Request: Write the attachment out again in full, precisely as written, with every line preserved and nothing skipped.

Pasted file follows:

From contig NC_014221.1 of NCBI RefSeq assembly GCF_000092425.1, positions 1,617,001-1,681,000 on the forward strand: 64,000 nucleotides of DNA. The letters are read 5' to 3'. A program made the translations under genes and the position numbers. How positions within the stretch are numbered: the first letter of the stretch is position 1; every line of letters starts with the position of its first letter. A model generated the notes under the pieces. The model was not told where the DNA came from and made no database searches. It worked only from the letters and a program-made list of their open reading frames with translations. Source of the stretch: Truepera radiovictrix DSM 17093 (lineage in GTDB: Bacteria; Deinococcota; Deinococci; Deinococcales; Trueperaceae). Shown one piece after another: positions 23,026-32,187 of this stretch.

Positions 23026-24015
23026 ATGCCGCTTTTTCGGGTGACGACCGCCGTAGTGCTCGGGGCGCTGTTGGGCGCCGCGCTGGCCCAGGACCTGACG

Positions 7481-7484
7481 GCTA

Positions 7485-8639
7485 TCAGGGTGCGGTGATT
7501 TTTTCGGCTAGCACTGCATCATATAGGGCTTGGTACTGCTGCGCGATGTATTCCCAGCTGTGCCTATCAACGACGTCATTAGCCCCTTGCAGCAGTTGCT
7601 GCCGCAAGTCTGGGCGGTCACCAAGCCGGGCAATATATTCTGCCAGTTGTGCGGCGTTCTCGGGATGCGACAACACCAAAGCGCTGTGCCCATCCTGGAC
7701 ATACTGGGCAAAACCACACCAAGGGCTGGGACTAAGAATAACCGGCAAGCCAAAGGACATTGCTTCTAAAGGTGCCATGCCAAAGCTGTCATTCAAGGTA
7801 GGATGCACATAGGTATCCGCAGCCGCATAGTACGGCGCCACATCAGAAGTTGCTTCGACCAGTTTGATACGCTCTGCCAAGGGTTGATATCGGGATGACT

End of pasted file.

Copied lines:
From contig NC_014221.1 of NCBI RefSeq assembly GCF_000092425.1, positions 1,617,001-1,681,000 on the forward strand: 64,000 nucleotides of DNA. The letters are read 5' to 3'. A program made the translations under genes and the position numbers. How positions within the stretch are numbered: the first letter of the stretch is position 1; every line of letters starts with the position of its first letter. A model generated the notes under the pieces. The model was not told where the DNA came from and made no database searches. It worked only from the letters and a program-made list of their open reading frames with translations. Source of the stretch: Truepera radiovictrix DSM 17093 (lineage in GTDB: Bacteria; Deinococcota; Deinococci; Deinococcales; Trueperaceae). Shown one piece after another: positions 23,026-32,187 of this stretch.

Positions 23026-24015
23026 ATGCCGCTTTTTCGGGTGACGACCGCCGTAGTGCTCGGGGCGCTGTTGGGCGCCGCGCTGGCCCAGGACCTGACG

Positions 7481-7484
7481 GCTA

Positions 7485-8639
7485 TCAGGGTGCGGTGATT
7501 TTTTCGGCTAGCACTGCATCATATAGGGCTTGGTACTGCTGCGCGATGTATTCCCAGCTGTGCCTATCAACGACGTCATTAGCCCCTTGCAGCAGTTGCT
7601 GCCGCAAGTCTGGGCGGTCACCAAGCCGGGCAATATATTCTGCCAGTTGTGCGGCGTTCTCGGGATGCGACAACACCAAAGCGCTGTGCCCATCCTGGAC
7701 ATACTGGGCAAAACCACACCAAGGGCTGGGACTAAGAATAACCGGCAAGCCAAAGGACATTGCTTCTAAAGGTGCCATGCCAAAGCTGTCATTCAAGGTA
7801 GGATGCACATAGGTATCCGCAGCCGCATAGTACGGCGCCACATCAGAAGTTGCTTCGACCAGTTTGATACGCTCTGCCAAGGGTTGATATCGGGATGACT